Condoms and lube are great—but they're not the only tools available to fight STIs. Several prevention medicines are available—that you can use along with condoms and lube—to help prevent STIs, including HIV.
If you're interested in using prevention medicines, you'll need to talk to a healthcare provider. They'll be able to help you take the next step.
Keep reading to learn more about:
Hepatitis A and B vaccines are now recommended for everyone as children. If you weren’t vaccinated as a child, a healthcare provider can tell you if you should get vaccinated now.
The HPV vaccine protects against certain strains of HPV that cause genital warts or abnormal cell growth that can lead to cancer. The vaccine is recommended for all girls and boys ages 11 or 12. But you can only be vaccinated before the age of 26. If you weren’t vaccinated, a healthcare provider can tell you if you should get vaccinated now.
Read more about the HPV vaccine.
PrEP stands for Pre-Exposure Prophylaxis.
Pre = Before
Exposure = Contact
Prophylaxis = Prevent
PrEP means taking prescription medicine every day to help reduce the risk of contracting HIV. It's not 100% effective though, so it's important to also use condoms and healthier sex practices.
PrEP is meant for people who have a greater risk of contracting HIV through sex. Not sure if that's you? A healthcare provider can tell you if PrEP is a good prevention option for your situation.
Consider talking to a healthcare provider about PrEP, if you:
- Have more than one sexual partner
- Have anal or vaginal sex without a condom
- Have had an STI recently
- Have sex with someone who's HIV+
- Have sexual partner(s) in an area of the country or community where HIV is more common
Talk to a healthcare provider about PrEP. Don't have one?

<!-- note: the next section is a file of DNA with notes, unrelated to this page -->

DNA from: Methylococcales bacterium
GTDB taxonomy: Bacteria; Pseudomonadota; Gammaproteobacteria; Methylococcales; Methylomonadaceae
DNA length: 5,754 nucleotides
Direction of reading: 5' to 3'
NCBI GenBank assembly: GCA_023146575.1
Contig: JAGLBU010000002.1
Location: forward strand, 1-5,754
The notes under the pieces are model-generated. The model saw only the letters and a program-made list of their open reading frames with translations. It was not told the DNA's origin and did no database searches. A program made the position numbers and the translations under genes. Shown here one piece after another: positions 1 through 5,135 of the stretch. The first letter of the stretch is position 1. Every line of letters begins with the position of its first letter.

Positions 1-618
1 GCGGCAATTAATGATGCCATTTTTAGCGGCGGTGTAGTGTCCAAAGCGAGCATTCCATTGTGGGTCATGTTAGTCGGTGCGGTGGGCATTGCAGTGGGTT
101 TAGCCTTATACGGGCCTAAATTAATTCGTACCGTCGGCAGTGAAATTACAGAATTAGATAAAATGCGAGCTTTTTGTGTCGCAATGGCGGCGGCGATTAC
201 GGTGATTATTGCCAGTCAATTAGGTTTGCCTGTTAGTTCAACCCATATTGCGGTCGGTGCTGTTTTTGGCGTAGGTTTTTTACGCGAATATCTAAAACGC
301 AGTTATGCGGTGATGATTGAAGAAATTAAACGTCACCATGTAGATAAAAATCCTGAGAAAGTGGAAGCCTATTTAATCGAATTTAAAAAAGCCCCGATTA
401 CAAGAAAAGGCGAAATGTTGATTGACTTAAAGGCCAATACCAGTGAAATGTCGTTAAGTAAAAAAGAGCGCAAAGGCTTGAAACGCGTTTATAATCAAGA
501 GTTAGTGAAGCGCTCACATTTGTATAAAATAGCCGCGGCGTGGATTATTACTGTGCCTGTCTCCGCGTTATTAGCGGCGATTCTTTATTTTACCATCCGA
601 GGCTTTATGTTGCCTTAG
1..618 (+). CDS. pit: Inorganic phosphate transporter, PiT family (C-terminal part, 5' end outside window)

Find one here.
We've covered the basics here, but if you want even more PrEP info,
the CDC can help.
If you have a partner who's living with HIV, there are things they can do to protect you from getting HIV.
That's right. It's called TasP...
or treatment as prevention. While there is no cure for HIV, people living with HIV can use TasP (along with condoms and other healthier sex practices) to help protect their sexual partners from HIV.
It's like this: Taking HIV treatment every day can lower the amount of virus in the blood to the point where a test can't even pick it up. That's called undetectable. And being undetectable for six months or more can lower the chance that someone could pass on HIV through sex by more than 90%.
PEP or Post-Exposure Prophylaxis, is a prescription medicine taken daily, and is a combination of 3 or 4 antiretroviral medicines. You take it after you think you’ve been exposed to HIV.
4 Things You Should Know About PEP:
- You need to start taking PEP medicines within 72 hours after exposure (but the sooner the better)
- PEP requires taking prescription medicines every day for 28 days
- Talk to a healthcare provider right away if you think you've been exposed
- You can get prescriptions for PEP from an emergency room, a 24-hour clinic, or a healthcare provider
PEP is usually used in emergency situations—like if the condom breaks and you aren't sure of your partner's status, you have condomless sex with someone who is living with HIV, or if you've gotten stuck with a needle. If you're looking for a more proactive prevention method, consider talking to a healthcare provider about PrEP, using condoms, and other healthier sex practices.
PrEP, PEP, TasP, or vaccinated, you still need to use condoms and lube—no matter your status, prevention matters.More to see? Oh, yes! >
Want to be more
Check out these resources:
The healthy sex
talk starts here
Use this guide to help get the ball rolling.
Want a healthcare provider who has more LGBT+ experience? The GLMA Doctor Locator can help find one near you.
Want to talk more
Talk to a healthcare provider. Don't have one? Find one here.
Find free condoms